Structural Restrictions. Costs and Debts.
The costs taken on by building this product: the current and future ones. A mature vision of the investment in systems or ML intensive products implies conscientious decisions about the debt we take on to validate a value proposition, not always "visible" at the beginning of the product unless energy is dedicated to identify them (e.g. "they lack a data culture").
Estimating the cost of development of a solution is not only associated with coding time. Some solutions can be simple to develop and costly to test. The story to tell should reflect what technical concessions a MVP of the solution entails so as to gel correct expectations. If we believe that the point of inflection in the story is 10K transactions, we can base our model for doubts sake to support 20K, later needing to be recalculated (but with the principal hypothesis verified).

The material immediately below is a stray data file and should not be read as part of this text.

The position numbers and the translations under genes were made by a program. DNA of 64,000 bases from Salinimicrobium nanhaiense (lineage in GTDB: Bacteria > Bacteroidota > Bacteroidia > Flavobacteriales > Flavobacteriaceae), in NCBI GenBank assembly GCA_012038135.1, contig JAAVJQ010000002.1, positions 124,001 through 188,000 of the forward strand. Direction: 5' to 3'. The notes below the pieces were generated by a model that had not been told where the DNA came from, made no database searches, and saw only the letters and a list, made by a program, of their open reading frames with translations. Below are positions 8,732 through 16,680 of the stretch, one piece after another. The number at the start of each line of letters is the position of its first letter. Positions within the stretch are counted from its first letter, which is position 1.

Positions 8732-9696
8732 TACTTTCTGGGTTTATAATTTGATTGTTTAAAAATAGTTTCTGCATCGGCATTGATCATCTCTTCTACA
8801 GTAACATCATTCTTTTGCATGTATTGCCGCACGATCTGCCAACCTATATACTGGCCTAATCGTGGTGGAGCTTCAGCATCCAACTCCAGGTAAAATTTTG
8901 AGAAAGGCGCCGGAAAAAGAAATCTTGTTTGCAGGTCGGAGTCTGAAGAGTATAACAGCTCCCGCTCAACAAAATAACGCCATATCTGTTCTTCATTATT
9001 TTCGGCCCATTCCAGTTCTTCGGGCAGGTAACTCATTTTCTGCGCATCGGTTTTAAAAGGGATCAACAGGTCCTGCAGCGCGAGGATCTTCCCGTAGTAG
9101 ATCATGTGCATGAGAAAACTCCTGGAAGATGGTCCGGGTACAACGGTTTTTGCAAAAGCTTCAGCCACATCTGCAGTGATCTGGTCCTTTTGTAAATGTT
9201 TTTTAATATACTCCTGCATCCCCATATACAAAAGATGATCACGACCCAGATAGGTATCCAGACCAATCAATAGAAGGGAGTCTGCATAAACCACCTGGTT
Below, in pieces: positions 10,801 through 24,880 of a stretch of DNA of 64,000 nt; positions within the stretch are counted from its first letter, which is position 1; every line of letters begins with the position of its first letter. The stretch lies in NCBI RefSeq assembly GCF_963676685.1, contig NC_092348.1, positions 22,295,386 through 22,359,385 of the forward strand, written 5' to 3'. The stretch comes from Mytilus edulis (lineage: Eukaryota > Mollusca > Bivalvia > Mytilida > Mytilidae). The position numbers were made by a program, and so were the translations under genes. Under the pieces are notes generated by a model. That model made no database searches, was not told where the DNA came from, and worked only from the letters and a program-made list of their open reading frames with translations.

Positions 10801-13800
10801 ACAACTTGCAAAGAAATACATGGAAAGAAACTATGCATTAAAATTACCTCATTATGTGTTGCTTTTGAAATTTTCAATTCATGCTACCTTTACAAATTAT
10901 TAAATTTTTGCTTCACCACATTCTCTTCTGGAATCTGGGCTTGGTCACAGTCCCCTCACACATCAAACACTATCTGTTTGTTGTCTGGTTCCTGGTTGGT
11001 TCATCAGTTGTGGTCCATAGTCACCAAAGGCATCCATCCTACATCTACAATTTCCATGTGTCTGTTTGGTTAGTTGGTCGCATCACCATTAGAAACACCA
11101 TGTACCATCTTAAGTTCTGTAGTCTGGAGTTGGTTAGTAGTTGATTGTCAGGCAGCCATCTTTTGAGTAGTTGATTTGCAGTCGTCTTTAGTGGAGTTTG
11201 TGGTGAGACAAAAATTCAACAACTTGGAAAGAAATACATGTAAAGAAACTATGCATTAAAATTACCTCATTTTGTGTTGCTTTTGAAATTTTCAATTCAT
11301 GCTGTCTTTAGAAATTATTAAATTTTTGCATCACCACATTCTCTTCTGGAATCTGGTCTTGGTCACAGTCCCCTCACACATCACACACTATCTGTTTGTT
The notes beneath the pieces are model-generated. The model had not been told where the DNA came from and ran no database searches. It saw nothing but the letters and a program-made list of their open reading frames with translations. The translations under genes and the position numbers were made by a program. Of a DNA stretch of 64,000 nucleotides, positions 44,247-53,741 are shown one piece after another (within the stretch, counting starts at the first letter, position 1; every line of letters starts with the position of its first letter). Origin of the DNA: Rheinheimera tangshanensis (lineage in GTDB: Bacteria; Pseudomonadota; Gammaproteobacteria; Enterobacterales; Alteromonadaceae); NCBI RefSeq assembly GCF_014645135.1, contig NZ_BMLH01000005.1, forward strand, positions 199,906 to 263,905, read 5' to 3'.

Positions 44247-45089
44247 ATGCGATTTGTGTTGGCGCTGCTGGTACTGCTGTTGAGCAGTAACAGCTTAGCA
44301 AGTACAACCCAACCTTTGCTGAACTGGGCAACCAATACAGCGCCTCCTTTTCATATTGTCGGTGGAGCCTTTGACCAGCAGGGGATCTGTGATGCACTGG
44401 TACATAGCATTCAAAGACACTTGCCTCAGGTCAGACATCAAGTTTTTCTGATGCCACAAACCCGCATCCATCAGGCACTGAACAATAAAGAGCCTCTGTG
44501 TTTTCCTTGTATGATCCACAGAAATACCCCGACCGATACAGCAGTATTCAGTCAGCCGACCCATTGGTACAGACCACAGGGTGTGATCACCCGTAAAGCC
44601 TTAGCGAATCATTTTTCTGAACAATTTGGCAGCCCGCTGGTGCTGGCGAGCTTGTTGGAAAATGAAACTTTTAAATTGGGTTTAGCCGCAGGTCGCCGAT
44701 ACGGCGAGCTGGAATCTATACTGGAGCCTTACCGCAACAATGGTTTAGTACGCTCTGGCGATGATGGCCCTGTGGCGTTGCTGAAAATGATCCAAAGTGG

The impact on business is direct or indirect? The organizational and product objectives are not always transparent in relation to the benefit which the business generates. Also the same combinations of Organizational Objectives + Product Objectives + Value Proposition can pursue an impact or other in the business: for example, increase the value of the company vs increase the cashflow.
What will be the business impact of our solution? Is it saving or earning? Capitalize-able? Is it a vitamin, something to gain an opportunity or a painkiller, something to resolve a need? If we have a tangible impact ( a conversion increment aligned to the revenue objective, for example) we can support our story on the company objective. If the impact is more diffuse and looks to generate engagement, we can associate the story with the positive impact on interactions in the user journey.